Oklahoma allows public body members to attend meetings virtually, but with several caveats.
The location, address and phone number of the videoconference site must be posted in the meeting notice and agenda. Any member of the public should be permitted inside the meeting space.
“For a lot of us, we don’t want people inside our meeting room while we’re trying to attend a meeting with COVID,” Daniel McClure, general counsel for the Oklahoma Municipal League, told a legislative panel last week.
Attorneys and policy researchers pitched lawmakers on a variety of changes to the Oklahoma Open Meetings Act during a Thursday interim study, including:
- Loosening requirement for public body members to appear virtually in the district they represent;
- Allowing virtual attendance to count towards making a quorum;
- Allowing virtual attendees to participate in executive sessions;
- Permitting virtual meeting attendees to participate in public comment
Several of the act’s provisions were relaxed at the onset of the COVID-19 pandemic, allowing entirely virtual meetings with remote public comment. These rules expired on Feb. 15.
Jeri Holmes, an attorney with Nonprofit Solutions, told lawmakers that eased virtual requirements would be particularly beneficial for rural Oklahomans, who often must drive hours round trip to attend a meeting in person.
“When we get someone from northeast Oklahoma, southeast Oklahoma, way out in the panhandle, they’re not able to come to the board meetings,” Holmes said. “We’re losing that type of participation. I call it the loss of brain power.”
Lawmakers discussed placing a percentage cap on the number of meetings a public body member may attend virtually in a calendar year. For example, a 75% requirement would require members to attend 9 of 12 meetings in person in a calendar year.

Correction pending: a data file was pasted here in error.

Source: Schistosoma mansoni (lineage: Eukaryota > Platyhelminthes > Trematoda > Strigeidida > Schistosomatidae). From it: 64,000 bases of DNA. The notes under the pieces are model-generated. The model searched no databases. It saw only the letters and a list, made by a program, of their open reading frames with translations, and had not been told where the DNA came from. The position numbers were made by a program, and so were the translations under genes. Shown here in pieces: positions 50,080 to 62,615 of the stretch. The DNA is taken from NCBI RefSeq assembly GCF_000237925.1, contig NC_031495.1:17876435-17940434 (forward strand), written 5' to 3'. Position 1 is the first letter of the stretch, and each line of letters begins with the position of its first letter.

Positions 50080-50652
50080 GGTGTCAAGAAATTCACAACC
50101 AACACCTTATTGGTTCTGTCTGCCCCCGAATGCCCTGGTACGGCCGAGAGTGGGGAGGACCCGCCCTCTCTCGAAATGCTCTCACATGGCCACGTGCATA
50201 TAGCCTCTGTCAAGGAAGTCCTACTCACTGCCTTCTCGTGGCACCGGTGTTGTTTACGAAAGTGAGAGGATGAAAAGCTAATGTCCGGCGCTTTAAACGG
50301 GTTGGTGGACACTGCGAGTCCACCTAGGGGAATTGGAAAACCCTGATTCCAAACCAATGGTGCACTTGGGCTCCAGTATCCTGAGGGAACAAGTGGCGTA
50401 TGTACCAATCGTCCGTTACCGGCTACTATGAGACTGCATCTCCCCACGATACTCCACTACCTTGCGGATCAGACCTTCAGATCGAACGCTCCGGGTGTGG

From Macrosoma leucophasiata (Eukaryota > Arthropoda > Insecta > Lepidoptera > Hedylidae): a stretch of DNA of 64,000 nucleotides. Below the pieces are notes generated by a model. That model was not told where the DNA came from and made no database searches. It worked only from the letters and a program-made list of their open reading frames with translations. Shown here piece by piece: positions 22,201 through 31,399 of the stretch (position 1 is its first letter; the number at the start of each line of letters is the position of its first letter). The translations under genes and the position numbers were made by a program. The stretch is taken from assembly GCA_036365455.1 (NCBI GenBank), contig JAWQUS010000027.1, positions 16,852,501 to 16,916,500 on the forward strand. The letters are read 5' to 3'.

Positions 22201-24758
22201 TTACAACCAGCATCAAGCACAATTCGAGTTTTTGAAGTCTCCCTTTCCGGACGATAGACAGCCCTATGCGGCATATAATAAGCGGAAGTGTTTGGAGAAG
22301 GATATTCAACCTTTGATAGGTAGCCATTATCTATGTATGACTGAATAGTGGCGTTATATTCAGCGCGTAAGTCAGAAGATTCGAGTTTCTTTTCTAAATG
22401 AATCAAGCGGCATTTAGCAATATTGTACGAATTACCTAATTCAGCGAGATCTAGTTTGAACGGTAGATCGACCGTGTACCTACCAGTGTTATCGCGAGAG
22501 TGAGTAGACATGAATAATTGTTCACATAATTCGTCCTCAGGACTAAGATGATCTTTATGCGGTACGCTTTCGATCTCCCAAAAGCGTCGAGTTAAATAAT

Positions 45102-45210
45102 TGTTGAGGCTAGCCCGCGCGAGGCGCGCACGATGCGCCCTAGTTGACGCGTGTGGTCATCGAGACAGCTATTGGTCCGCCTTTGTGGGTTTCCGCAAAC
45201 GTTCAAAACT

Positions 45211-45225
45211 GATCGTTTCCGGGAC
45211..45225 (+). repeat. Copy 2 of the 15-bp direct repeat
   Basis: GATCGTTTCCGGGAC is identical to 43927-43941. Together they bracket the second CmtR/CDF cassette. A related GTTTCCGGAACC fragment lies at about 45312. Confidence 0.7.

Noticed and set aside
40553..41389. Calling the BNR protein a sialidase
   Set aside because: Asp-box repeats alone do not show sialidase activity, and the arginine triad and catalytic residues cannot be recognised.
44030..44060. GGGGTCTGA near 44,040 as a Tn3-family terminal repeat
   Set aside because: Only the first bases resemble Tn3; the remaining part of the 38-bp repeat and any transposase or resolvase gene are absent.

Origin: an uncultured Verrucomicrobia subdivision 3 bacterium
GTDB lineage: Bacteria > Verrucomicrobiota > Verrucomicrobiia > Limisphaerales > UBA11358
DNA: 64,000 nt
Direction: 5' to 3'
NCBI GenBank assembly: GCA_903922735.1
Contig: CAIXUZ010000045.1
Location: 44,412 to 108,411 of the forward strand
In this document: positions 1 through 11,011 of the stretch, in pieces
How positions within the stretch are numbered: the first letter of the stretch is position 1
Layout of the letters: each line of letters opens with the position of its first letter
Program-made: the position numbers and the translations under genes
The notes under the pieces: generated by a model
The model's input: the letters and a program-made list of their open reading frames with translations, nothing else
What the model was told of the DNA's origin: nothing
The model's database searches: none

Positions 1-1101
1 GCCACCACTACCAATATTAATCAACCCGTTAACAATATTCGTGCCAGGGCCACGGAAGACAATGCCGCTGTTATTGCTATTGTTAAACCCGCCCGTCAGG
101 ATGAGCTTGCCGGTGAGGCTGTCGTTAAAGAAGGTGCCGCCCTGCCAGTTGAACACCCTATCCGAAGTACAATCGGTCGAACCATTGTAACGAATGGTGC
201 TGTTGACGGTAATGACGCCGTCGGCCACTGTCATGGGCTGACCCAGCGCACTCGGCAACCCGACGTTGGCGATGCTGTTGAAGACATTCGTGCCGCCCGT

“I think a lot of good things happen when we meet in person, you can look at a person’s body language and have a heart-to-heart,” said Rep. Daniel Pae, R-Lawton. “But we also have to recognize in today’s day and age, things happen and sometimes you have to use the virtual option.”
Interim studies, which run from August through November, typically don’t generate formal reports or recommendations but can help guide future legislation. The 2023 legislative session convenes on Feb. 6.
I’d love to hear your thoughts on this topic. Have you tuned into more virtual meetings over the past two and a half years? Could more be done to expand access and encourage participation? Let me know at Kross@Oklahomawatch.org.
The Democracy Watch Newsletter is sponsored by:
What I’m Reading This Week
- Bruno Tops Ballot for Oklahoma Libertarians, Who See a Chance for Growth: While polls show her significantly behind the incumbent and his top challenger, (Natalie) Bruno appears poised to capture a solid chunk of voters that Libertarians hope signifies a growing base of support across the state. The party needs to get at least 2.5% of the vote to retain ballot access for the next election cycle. [The Oklahoman]
- Legislative Panel Earmarks Nearly $1 Billion in ARPA Funds for Projects: A legislative oversight committee on Tuesday approved earmarking more than $1 billion, or the bulk of the state’s remaining share of the American Rescue Plan Act funding, to projects ranging from expanding rural broadband to improving healthcare access. [CNHI]
- Recreational Cannabis Question Won’t Be on the Ballot in Oklahoma this November: The Oklahoma Supreme Court ruled Wednesday that although delays were beyond the organizers’ control, missed deadlines legally bar the question from the general election ballot. State Question 820 will appear in 2024 unless the governor calls a special election sooner. [KGOU]
- Poll: Big Majority of Oklahoma Republican Voters Think 2020 Election Was Stolen: According to an Amber Integrated poll conducted in August, 63% of likely Republican voters in Oklahoma believe the 2020 election was stolen. Older voters and those without a college degree were more likely to agree. [The Oklahoman]
Support our newsroom
Oklahoma needs high-quality investigative journalism. That is our mission at Oklahoma Watch. We produce stories that hold government and public officials accountable and make transparent what some prefer to keep secret. We depend on financial support from readers like you to sustain our coverage. Help us make a difference.